Thursday, January 24, 2008

Dog food blogging: CBC news story

Gee, before Google News I never read the Winnipeg StarPhoenix. Another story on the f/u to the melamine / cyanuric acid contaminated Chinese gluten episode:
Pets deserve better food standards: expert

To make a point about pet food, veterinarian Meg Smart brewed up a pot of leather boots, wood chips and motor oil.

"It would pass (Canadian) standards," she said about her concoction.

Smart, a nutrition expert from the Western College of Veterinary Medicine at the University of Saskatchewan, will be featured on a CBC documentary about the pet food industry on Thursday night.

"It's a complex system," said Smart about the industry. "Most diets aren't out there to harm animals. Most are adequate."

But many pet foods aren't adequate. In the spring of 2007, pet owners across North America watched as nearly 50,000 of their cats and dogs fell ill because of tainted food [1]. Menu Foods, a Toronto-based manufacturer, recalled all of their products containing contaminated wheat gluten, an ingredient the company imported from China.

Smart said these companies made a mistake and would never knowingly produce a dangerous product, but the ingredients used in the food may not be carefully monitored.

"I'd like to see a set of requirements, like for humans . . ." said Smart. "Or else, people have no way of knowing what they're feeding their pets."

Today, very few regulations exist for pet food. Leather boots contain enough nitrogen to pass Canadian standards. Wood chips contain enough fibre and carbohydrates. Motor oil contains enough fat.

Pet food ingredients are controlled and monitored by the Canadian Veterinary Medical Association, but they only monitor food manufactured in Canada. Most of the pet food Canadians purchase, around 85 per cent, is manufactured in the U.S.

So, what are you feeding your pet? Smart recommends people read food labels carefully because some pet food is well made.

Jason Skotheim has operated Horizon Pet Nutrition in Rosthern since the company started in 2004. He said his company is making sure the ingredients in their product are top quality and locally grown.

"We're trying to make this food like a Hundred Mile Diet for your dog," said Skotheim, referring to the popular diet book for humans.

His company sources all its ingredients and stays completely away from wheat gluten in favour of whole grains.

"Pets are part of the family unit," he said. "We want to make a premium pet food that people can trust."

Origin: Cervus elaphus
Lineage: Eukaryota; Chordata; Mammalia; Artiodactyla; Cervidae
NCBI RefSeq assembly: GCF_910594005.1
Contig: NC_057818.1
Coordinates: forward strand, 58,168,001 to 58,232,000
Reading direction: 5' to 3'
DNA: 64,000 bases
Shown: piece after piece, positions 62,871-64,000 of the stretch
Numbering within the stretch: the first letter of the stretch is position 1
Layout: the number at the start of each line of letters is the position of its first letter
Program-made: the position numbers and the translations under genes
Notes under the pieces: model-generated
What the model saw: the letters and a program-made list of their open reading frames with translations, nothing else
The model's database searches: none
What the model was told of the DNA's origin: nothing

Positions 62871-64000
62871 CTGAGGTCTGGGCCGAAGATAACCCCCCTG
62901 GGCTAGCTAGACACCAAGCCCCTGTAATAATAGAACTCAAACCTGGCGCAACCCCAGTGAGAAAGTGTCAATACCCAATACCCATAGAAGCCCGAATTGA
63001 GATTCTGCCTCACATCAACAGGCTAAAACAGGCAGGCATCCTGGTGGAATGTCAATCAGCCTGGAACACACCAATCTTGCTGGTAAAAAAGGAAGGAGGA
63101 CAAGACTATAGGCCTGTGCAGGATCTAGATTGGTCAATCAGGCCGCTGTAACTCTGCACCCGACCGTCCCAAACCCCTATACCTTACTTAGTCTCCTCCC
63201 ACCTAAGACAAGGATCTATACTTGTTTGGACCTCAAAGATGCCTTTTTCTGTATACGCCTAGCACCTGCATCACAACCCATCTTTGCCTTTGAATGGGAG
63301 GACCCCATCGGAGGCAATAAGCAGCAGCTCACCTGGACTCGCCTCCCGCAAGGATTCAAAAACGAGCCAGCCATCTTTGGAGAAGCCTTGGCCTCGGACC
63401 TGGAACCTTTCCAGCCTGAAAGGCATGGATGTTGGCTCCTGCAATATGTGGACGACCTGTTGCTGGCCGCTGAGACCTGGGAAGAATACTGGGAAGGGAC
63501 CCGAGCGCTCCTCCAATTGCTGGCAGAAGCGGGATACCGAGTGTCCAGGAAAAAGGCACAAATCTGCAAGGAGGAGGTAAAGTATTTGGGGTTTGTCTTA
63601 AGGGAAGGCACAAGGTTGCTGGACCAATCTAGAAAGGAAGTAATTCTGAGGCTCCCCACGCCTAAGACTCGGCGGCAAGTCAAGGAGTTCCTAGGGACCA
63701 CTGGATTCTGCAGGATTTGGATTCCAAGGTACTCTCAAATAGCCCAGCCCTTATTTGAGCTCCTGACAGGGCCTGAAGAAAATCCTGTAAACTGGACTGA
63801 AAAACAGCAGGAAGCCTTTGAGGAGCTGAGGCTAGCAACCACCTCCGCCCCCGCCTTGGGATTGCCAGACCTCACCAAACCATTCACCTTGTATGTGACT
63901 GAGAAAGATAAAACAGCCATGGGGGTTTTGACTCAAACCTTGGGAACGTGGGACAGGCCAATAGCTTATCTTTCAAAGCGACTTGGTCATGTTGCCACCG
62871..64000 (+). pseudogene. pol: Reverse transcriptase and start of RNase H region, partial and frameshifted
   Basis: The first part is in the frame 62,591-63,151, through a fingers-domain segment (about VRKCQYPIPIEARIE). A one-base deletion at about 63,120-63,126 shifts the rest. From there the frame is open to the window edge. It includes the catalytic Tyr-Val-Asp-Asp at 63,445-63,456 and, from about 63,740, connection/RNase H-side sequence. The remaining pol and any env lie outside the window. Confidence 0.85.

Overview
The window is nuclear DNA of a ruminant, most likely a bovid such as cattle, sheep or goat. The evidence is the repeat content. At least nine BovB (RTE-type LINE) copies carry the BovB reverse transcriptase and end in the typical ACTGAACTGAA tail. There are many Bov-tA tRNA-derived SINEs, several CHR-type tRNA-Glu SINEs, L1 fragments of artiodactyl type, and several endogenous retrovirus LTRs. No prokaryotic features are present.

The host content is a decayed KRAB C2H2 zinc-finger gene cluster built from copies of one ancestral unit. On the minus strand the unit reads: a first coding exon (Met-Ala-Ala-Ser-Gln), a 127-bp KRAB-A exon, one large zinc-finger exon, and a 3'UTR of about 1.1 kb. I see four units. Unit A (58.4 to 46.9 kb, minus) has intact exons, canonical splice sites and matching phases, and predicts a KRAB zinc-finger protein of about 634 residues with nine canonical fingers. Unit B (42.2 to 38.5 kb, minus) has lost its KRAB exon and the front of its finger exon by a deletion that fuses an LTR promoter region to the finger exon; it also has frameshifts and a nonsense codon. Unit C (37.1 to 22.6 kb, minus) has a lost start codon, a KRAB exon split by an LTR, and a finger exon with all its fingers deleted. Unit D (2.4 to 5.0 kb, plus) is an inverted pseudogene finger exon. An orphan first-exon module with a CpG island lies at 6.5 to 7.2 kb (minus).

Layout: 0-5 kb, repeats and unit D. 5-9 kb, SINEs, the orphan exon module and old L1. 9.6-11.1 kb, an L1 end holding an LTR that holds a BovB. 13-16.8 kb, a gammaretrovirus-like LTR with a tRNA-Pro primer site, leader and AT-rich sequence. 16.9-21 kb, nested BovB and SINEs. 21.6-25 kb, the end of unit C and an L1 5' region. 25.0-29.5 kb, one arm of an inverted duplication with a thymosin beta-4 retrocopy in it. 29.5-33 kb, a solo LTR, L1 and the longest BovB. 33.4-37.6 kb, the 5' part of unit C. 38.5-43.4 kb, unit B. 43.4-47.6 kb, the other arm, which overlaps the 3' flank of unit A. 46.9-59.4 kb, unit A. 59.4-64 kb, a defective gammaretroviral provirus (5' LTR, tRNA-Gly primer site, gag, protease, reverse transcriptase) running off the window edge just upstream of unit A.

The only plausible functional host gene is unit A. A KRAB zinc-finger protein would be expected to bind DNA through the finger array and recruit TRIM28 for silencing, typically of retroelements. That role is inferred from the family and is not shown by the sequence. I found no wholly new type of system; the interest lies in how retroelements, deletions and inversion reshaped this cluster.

Skotheim refers to small pet-food companies like Horizon as a cottage industry in Canada. Despite their competition from pet-food giants like Del Monte, Mars and Procter & Gamble, Horizon's business continues to grow.

Smart uses Horizon dry pet food for her dogs, but she says commercials are misleading when they say the food is recommended by veterinarians.

Small privately held companies can manage their services, and their reputations, in ways that large publicly held companies cannot. There's a lesson here that goes beyond my personal interest in Kateva's diet.

[1] I think that 50,000 number is suspect, though we'll never really know. The Wikipedia summary reports a US-only fatality rate in the hundreds, and I believe that was largely cats. Their urinary pH seemed to cause a greater formation of the melamine/cyanuric acid crystals and renal failure. Really though, there's no money to study this sort of thing.

1 comment:

Anonymous said...

The Horizon Dog food is made in Canada. This alone makes me feel more comfortable about the product. I do think we do need to regulate companies that make food products for our pets. I'm a breeder and owner of three Bulldogs and spend a lot of money on pet food every month. Really when I purchase my food at the pet store I'm very confused and spend an hour or so driving the staff crazy with all my questions. But if there are no regulation the staff memeber are just repeating the information they receive from the sales rep that brings them the product. Chances are that the rep's aren't going to give them any information that may be bad about the product or they would not sell them much of the product... But with out regulations the reps probably really don't know much about what really goes into our pets food. Unless we make our own pet food we really do not know what's going into it, so lets make the pet food companies accountable for the health and lives of our beloved pets! It cost money to have regulation boards, the pet food is expensive but a few more dollars on each bag to help pay for some peace of mind really won't make that much difference...